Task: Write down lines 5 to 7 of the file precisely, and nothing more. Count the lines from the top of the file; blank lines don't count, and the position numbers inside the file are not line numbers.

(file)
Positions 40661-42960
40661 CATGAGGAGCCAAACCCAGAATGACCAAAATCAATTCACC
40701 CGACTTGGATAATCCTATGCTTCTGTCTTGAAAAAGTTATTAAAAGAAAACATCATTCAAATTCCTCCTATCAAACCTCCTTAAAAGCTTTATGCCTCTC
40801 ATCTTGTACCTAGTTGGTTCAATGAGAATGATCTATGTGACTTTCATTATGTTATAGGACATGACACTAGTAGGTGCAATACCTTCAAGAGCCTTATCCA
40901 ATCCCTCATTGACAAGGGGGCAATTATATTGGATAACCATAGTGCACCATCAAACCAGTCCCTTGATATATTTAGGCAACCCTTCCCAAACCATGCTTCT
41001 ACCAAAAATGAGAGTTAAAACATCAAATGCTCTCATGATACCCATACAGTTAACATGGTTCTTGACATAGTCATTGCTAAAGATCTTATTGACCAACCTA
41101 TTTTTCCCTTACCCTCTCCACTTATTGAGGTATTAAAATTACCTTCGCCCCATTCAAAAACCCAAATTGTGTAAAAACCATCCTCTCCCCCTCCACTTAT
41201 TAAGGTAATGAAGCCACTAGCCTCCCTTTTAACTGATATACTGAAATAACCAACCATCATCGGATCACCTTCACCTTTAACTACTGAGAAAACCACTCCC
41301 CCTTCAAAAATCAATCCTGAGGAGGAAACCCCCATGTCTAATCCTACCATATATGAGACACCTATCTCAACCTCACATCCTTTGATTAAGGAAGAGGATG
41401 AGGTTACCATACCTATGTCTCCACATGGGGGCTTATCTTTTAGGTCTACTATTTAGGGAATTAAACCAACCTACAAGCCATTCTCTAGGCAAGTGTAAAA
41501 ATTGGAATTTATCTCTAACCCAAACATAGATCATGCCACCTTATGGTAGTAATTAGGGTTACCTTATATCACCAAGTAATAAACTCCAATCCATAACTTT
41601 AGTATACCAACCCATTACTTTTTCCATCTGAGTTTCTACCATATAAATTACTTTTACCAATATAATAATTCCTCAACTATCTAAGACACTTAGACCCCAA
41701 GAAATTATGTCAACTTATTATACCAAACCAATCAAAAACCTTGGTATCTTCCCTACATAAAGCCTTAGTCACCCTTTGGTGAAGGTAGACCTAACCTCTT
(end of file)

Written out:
40901 ATCCCTCATTGACAAGGGGGCAATTATATTGGATAACCATAGTGCACCATCAAACCAGTCCCTTGATATATTTAGGCAACCCTTCCCAAACCATGCTTCT
41001 ACCAAAAATGAGAGTTAAAACATCAAATGCTCTCATGATACCCATACAGTTAACATGGTTCTTGACATAGTCATTGCTAAAGATCTTATTGACCAACCTA
41101 TTTTTCCCTTACCCTCTCCACTTATTGAGGTATTAAAATTACCTTCGCCCCATTCAAAAACCCAAATTGTGTAAAAACCATCCTCTCCCCCTCCACTTAT